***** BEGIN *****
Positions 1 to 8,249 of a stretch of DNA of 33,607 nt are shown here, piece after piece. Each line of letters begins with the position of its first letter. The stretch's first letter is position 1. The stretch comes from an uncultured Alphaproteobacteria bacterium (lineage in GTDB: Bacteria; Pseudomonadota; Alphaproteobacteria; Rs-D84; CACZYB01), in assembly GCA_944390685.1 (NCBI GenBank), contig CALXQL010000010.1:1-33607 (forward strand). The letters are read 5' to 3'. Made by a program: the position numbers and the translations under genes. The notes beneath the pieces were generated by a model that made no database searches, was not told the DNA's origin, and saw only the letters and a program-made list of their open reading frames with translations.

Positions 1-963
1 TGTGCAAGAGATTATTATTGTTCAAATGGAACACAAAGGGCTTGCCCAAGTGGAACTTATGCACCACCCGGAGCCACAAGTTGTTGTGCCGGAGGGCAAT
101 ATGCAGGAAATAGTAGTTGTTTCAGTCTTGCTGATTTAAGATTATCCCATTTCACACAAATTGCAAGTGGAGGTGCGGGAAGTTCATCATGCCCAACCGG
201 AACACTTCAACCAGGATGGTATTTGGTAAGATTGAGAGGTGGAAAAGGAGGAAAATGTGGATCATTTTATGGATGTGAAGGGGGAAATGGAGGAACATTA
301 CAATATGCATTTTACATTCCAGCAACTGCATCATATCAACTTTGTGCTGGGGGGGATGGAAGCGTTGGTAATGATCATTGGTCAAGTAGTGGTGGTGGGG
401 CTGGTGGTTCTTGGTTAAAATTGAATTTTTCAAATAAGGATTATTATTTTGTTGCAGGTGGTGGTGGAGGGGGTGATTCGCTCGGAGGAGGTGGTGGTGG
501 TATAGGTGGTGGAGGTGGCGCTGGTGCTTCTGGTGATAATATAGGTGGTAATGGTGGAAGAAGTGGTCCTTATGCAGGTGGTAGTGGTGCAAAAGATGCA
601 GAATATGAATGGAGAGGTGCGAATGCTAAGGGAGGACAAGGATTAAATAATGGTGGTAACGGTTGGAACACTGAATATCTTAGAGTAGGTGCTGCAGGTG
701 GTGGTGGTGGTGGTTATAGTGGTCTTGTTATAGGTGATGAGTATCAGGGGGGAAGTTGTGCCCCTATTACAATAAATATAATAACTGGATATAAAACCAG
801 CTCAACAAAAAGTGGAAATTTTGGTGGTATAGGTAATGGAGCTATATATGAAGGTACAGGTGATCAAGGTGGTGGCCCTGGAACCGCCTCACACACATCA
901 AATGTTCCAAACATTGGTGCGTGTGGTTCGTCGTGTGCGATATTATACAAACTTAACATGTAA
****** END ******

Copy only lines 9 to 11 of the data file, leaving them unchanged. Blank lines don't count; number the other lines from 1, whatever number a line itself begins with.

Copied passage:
601 GAATATGAATGGAGAGGTGCGAATGCTAAGGGAGGACAAGGATTAAATAATGGTGGTAACGGTTGGAACACTGAATATCTTAGAGTAGGTGCTGCAGGTG
701 GTGGTGGTGGTGGTTATAGTGGTCTTGTTATAGGTGATGAGTATCAGGGGGGAAGTTGTGCCCCTATTACAATAAATATAATAACTGGATATAAAACCAG
801 CTCAACAAAAAGTGGAAATTTTGGTGGTATAGGTAATGGAGCTATATATGAAGGTACAGGTGATCAAGGTGGTGGCCCTGGAACCGCCTCACACACATCA